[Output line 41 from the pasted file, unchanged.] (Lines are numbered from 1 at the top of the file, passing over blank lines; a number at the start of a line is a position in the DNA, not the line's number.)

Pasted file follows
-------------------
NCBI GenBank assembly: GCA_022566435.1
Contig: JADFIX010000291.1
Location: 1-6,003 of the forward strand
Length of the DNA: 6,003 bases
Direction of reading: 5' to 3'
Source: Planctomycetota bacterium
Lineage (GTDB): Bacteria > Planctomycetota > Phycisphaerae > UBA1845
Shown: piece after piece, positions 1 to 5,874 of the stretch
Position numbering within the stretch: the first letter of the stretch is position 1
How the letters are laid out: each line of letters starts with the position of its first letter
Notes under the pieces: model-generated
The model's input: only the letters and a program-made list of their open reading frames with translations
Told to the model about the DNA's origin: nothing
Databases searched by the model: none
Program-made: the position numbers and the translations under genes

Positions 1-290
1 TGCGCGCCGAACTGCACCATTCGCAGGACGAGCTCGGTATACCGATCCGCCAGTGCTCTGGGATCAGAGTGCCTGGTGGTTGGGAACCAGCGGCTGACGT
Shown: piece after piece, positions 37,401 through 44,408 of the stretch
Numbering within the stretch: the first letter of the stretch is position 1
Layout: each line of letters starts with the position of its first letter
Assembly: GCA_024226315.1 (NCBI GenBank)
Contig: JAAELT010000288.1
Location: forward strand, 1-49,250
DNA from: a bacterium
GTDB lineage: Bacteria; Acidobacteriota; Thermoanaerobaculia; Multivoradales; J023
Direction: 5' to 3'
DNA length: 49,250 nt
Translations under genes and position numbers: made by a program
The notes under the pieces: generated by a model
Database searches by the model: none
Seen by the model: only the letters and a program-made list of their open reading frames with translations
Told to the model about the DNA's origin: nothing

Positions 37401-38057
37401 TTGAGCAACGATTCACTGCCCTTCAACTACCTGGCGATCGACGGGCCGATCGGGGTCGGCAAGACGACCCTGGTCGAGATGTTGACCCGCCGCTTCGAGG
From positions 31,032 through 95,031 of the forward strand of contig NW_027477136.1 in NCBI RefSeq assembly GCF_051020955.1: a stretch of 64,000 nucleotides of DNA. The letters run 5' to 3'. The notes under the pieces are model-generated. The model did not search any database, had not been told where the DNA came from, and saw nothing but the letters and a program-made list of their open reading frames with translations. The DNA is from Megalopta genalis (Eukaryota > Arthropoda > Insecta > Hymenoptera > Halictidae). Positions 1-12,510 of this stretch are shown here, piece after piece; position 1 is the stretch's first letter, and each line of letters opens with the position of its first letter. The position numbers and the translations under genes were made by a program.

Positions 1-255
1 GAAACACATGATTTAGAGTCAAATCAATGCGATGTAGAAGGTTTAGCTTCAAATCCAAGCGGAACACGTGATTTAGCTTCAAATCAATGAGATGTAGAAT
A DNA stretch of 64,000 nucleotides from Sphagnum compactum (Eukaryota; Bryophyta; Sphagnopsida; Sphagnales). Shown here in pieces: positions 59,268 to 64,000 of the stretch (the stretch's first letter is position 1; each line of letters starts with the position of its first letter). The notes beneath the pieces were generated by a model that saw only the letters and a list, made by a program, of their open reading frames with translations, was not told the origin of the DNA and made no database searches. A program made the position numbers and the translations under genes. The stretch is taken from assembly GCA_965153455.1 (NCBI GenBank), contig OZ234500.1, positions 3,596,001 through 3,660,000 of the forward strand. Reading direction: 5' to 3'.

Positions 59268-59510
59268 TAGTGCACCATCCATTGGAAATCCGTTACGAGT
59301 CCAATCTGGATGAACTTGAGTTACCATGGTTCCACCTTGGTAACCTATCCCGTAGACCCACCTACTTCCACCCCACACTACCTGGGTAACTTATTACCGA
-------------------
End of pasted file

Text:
59301 CCAATCTGGATGAACTTGAGTTACCATGGTTCCACCTTGGTAACCTATCCCGTAGACCCACCTACTTCCACCCCACACTACCTGGGTAACTTATTACCGA